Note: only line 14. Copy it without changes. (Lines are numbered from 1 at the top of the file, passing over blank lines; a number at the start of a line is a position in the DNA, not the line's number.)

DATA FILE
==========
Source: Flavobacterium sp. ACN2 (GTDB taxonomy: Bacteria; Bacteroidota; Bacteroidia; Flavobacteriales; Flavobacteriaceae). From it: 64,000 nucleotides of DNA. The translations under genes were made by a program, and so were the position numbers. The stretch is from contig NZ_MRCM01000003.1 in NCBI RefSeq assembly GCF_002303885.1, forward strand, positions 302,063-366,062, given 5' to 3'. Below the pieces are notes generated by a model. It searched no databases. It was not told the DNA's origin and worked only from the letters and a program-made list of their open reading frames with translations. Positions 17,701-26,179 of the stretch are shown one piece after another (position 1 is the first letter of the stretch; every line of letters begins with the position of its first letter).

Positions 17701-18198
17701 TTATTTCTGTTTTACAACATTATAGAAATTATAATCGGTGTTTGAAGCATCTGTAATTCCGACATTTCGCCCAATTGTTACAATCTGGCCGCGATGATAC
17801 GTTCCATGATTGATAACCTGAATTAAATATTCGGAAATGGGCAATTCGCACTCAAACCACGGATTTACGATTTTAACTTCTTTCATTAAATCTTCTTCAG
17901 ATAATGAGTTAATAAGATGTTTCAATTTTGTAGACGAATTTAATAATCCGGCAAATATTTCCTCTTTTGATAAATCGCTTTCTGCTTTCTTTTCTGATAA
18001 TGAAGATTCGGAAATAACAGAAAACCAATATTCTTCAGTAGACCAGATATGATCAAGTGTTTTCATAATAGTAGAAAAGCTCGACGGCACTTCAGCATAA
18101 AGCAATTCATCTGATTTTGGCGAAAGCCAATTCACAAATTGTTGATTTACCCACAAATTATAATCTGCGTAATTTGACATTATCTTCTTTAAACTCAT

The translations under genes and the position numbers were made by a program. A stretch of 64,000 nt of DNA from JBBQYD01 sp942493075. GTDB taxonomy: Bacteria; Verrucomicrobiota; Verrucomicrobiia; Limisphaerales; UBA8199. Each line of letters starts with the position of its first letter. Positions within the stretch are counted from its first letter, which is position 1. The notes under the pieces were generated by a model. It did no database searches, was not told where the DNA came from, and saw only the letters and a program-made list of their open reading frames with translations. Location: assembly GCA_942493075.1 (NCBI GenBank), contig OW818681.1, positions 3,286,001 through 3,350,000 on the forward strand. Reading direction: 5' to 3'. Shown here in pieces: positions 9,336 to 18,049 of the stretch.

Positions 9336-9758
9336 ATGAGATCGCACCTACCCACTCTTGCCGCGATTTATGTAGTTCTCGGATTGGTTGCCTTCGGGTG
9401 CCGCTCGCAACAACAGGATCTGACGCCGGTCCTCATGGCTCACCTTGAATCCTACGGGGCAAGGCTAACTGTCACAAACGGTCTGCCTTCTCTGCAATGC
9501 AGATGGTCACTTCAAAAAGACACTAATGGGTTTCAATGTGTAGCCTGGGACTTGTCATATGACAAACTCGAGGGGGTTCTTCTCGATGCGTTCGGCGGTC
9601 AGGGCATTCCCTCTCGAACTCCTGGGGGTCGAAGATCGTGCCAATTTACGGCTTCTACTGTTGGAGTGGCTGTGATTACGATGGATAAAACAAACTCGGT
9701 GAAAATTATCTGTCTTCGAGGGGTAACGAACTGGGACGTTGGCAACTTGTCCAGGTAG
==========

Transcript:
9701 GAAAATTATCTGTCTTCGAGGGGTAACGAACTGGGACGTTGGCAACTTGTCCAGGTAG